Do you have a favorite armchair or sofa? A cozy place to while away lazy Sunday afternoons with a juicy book, a cup of tea, and a pile of cookies. You’re not alone!
But imagine if, instead, the floor became your new best friend – offering you not only comfort but also a subtle yet powerful way to stay fit and agile as you age.
Have you ever marveled at how effortlessly children play on the ground? As we grow older, we tend to lose that natural flexibility, often without realizing it. This is where ‘floor sitting’ comes into play.
Picture yourself getting down on the floor to play with your grandchildren, working in your garden, or sitting on a picnic rug enjoying lunch outdoors. All of this is doable, and what’s more, you can keep your furniture!
Get ready to redefine aging and feel like a kid again!
Doctors have made it clear in recent years that sitting is the new smoking. Japan is well-known for its tradition of sitting and sleeping on the floor. Floor sitting is also common in Korean and Middle Eastern cultures.
However, it took a new online trend for those of us in the West to finally come around to the idea. With over 20 million views on TikTok, #floortime is gaining traction as a way to improve flexibility, posture, and overall health.
As the name suggests, floor sitting refers to the practice of sitting down on the floor. I discovered the benefits of hanging out at ground level after watching an interview with Tony Riddle, a natural lifestyle coach.
I persuaded my wife that we should give living without furniture a try, and we haven’t looked back. We still have a table and chairs for working but eating, sleeping, and relaxing all take place at floor level now.
Don’t worry! There’s no need to be that extreme to enjoy the advantages that floor sitting offers. Unless your home is especially cluttered, you’re bound to have access to plenty of floor space to give it a try.
If you’ve decided to give floor sitting a try, The Joint Chiropractic has some excellent advice on how to go about it as well as which positions are safest when you’re just starting out.
In general, these are some of the things to keep in mind if it’s been a while since you sat on anything other than your sofa. For starters, your body will need some time to adjust so be patient with yourself.
Start slow, maybe with 10 to 15 minutes of floor sitting each day, and gradually increase the duration as your body gets used to it. You shouldn’t be in pain, but expect a level of discomfort. It’s the floor, after all, not a La-Z-Boy.
Make sure you support your back by leaning against a wall. As you get stronger, you’ll find you’re able to sit on the ground unsupported for longer periods. One very important consideration is ensuring you’re able to safely get down and back up again.
Sit near something sturdy that you can use to pull yourself up with, like the arm of your couch for example. If you’re unsure, it’s always advisable to check in with your health practitioner before making floor sitting a regular thing.
That being said, don’t underestimate what you’re capable of either. Doctors mean well but very often they’ll err too far on the side of caution and suggest you don’t do something because they fear you might injure yourself.
Practice caution, by all means, but also listen to your body and trust in your ability to adapt and grow stronger. I love sharing the story of Arthur Boorman, a disabled veteran, to drive this point home. If he can do it, there’s hope for us too!
As someone who’s always been fit and strong, I assumed I’d always be that way. Shortly after turning 50, I realized that maintaining my strength and fitness was suddenly a lot harder than it used to be.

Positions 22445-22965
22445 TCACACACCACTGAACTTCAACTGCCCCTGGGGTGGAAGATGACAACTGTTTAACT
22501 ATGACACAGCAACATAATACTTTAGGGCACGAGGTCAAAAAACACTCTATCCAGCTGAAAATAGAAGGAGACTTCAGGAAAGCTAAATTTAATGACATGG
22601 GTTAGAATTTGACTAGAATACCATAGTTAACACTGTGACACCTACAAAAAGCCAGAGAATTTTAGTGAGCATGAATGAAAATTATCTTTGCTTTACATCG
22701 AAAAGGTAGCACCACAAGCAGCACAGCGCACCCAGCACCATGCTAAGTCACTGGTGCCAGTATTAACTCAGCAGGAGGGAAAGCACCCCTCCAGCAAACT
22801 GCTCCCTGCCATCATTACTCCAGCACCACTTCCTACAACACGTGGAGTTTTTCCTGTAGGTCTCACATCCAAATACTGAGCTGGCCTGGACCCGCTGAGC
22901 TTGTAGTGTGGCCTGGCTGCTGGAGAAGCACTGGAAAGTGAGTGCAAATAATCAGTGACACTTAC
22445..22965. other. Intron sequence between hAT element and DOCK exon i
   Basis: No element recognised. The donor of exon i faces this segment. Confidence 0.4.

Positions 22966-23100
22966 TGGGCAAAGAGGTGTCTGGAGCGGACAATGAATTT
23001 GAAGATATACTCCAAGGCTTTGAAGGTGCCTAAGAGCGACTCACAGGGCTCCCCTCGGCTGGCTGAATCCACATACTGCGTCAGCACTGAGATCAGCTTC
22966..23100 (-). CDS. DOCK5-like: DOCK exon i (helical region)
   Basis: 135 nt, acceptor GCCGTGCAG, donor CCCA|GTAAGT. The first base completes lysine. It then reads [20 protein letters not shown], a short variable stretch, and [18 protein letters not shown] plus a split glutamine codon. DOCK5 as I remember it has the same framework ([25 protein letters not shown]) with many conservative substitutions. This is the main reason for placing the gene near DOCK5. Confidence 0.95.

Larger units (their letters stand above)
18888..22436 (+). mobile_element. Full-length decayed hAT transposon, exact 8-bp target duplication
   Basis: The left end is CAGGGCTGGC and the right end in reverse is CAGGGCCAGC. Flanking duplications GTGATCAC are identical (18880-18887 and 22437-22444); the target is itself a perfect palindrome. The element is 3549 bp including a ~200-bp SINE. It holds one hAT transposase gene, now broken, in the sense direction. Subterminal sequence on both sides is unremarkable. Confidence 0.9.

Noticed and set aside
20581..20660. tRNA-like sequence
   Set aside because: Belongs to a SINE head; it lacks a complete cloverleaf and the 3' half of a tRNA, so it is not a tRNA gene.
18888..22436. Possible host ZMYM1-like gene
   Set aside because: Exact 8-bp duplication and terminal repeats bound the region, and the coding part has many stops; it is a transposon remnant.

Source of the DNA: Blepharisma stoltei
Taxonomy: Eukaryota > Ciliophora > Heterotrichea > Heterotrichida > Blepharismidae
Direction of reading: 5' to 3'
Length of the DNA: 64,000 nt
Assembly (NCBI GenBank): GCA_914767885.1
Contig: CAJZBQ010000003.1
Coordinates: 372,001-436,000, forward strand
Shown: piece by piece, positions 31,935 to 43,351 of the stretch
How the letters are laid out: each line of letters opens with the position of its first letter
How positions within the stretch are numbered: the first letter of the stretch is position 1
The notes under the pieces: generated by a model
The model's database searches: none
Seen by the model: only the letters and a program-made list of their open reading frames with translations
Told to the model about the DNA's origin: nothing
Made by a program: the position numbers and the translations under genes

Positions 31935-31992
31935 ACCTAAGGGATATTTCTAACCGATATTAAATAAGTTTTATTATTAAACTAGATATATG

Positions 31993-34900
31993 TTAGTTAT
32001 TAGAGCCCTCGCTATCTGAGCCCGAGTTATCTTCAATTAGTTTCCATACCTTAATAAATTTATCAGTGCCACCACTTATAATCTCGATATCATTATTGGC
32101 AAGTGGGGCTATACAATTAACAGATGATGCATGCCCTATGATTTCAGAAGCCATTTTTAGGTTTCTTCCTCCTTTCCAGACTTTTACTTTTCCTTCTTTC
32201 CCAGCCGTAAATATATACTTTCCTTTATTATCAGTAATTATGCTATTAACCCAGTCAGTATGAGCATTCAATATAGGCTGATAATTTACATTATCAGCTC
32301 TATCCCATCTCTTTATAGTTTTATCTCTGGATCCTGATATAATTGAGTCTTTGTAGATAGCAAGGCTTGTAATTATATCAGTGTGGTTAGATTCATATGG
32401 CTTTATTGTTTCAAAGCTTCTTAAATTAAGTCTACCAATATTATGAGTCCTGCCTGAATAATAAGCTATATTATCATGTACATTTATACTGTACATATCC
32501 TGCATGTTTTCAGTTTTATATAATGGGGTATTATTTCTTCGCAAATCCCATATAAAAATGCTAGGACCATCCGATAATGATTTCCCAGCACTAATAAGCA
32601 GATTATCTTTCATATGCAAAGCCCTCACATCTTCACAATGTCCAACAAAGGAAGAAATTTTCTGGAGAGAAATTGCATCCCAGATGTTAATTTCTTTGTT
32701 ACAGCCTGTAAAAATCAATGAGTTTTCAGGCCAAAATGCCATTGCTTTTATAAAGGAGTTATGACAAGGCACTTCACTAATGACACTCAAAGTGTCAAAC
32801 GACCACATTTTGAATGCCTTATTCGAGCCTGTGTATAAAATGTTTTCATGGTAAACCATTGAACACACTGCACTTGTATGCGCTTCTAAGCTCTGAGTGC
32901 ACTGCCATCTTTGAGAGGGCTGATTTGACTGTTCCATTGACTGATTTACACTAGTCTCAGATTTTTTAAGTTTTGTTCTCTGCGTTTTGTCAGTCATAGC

My confidence took a knock, but then I decided to up the ante on my health protocols. Ditching our furniture and generally making life at home a lot more uncomfortable (at least by modern-day standards) has proved hugely beneficial.
The process of getting down and then back up from the floor naturally improves your strength and flexibility. In the beginning, I needed assistance getting up, but now I’m able to propel myself to standing using only my legs.
Sitting on the floor requires engagement of your core muscles, which can lead to improved posture and reduced back pain. I’ve definitely noticed improvements in both of these areas. My lower back is strong and there’s nothing slouchy about the way I walk or sit.
Floor sitting can increase mobility in your hip, knee, and ankle joints, which can lead to less pain and improved joint health over time. My knees are still creaky (they were both operated on), but overall, I’ve definitely noticed an improvement in my joints.
While floor sitting provides numerous physical benefits for older folks, it also has the potential to boost self-confidence. This has certainly been the case for me. The simple act of getting up off the floor, unassisted, has made me feel so good about myself.
I suspect for men, since they have to grapple with the whole alpha male ideology on top of aging, this could be particularly appealing. (Because while self-confidence shouldn’t have an age limit, it very often feels like it does.)
Sitting on the floor naturally puts you at the same level as children, creating space for some good old-fashioned play. I don’t have kids or grandkids, but I can imagine that this would be a great reason to engage in floor sitting.
All of these benefits are great, but for me, the main reason for keeping my body fit, strong, and healthy is so that I can age in place without having to modify our home.
I’m well aware that life happens, but I want to do everything in my power to get around on my own steam for as long as possible. Even if it means sitting on the floor!
What do you think about spending more time on the floor as a way to grow stronger as you age? Will you be giving it a try? Have you already tried it? What does your doctor say about floor sitting? Let us know in the comments!
Tags Healthy Aging